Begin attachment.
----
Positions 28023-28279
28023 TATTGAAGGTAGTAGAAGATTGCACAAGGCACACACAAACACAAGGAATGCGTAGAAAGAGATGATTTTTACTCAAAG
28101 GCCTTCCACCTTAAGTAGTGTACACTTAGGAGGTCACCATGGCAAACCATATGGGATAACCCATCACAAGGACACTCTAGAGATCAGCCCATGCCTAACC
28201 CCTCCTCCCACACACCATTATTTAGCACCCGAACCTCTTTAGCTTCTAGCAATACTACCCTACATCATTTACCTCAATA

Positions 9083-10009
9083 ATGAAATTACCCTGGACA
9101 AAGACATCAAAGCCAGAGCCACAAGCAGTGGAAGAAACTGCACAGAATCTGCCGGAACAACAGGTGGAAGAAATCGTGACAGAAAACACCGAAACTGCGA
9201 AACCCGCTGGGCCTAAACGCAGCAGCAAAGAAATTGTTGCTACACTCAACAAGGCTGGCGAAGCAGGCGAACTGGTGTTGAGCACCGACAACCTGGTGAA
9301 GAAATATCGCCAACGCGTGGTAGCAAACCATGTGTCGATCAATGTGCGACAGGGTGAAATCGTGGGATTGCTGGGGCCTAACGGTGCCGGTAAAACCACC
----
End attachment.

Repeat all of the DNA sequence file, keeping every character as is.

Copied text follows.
Positions 28023-28279
28023 TATTGAAGGTAGTAGAAGATTGCACAAGGCACACACAAACACAAGGAATGCGTAGAAAGAGATGATTTTTACTCAAAG
28101 GCCTTCCACCTTAAGTAGTGTACACTTAGGAGGTCACCATGGCAAACCATATGGGATAACCCATCACAAGGACACTCTAGAGATCAGCCCATGCCTAACC
28201 CCTCCTCCCACACACCATTATTTAGCACCCGAACCTCTTTAGCTTCTAGCAATACTACCCTACATCATTTACCTCAATA

Positions 9083-10009
9083 ATGAAATTACCCTGGACA
9101 AAGACATCAAAGCCAGAGCCACAAGCAGTGGAAGAAACTGCACAGAATCTGCCGGAACAACAGGTGGAAGAAATCGTGACAGAAAACACCGAAACTGCGA
9201 AACCCGCTGGGCCTAAACGCAGCAGCAAAGAAATTGTTGCTACACTCAACAAGGCTGGCGAAGCAGGCGAACTGGTGTTGAGCACCGACAACCTGGTGAA
9301 GAAATATCGCCAACGCGTGGTAGCAAACCATGTGTCGATCAATGTGCGACAGGGTGAAATCGTGGGATTGCTGGGGCCTAACGGTGCCGGTAAAACCACC